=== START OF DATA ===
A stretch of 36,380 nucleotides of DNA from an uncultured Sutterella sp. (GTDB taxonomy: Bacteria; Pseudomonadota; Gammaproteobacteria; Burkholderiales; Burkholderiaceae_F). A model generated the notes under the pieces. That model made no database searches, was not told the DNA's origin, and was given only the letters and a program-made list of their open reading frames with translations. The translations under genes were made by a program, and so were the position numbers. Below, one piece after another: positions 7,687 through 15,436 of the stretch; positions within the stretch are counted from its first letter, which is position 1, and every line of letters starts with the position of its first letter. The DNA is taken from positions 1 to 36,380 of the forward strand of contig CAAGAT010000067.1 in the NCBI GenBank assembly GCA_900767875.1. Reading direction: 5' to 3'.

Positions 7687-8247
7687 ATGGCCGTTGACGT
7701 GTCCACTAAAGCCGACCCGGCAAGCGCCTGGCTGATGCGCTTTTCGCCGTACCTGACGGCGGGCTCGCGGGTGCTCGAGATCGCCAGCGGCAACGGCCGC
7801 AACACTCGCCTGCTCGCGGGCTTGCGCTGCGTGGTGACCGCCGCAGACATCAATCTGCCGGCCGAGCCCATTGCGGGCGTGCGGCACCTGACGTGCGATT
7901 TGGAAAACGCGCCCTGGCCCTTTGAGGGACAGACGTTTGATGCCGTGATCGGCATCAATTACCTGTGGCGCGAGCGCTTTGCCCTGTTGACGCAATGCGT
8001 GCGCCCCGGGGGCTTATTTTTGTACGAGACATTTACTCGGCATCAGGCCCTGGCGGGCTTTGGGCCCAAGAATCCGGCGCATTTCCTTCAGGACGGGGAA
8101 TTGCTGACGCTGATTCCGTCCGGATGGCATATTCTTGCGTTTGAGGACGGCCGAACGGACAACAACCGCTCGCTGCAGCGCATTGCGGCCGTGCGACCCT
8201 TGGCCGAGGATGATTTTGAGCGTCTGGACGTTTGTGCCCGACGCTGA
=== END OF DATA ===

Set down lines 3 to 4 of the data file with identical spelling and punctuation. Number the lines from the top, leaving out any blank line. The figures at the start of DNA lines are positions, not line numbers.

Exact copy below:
7687 ATGGCCGTTGACGT
7701 GTCCACTAAAGCCGACCCGGCAAGCGCCTGGCTGATGCGCTTTTCGCCGTACCTGACGGCGGGCTCGCGGGTGCTCGAGATCGCCAGCGGCAACGGCCGC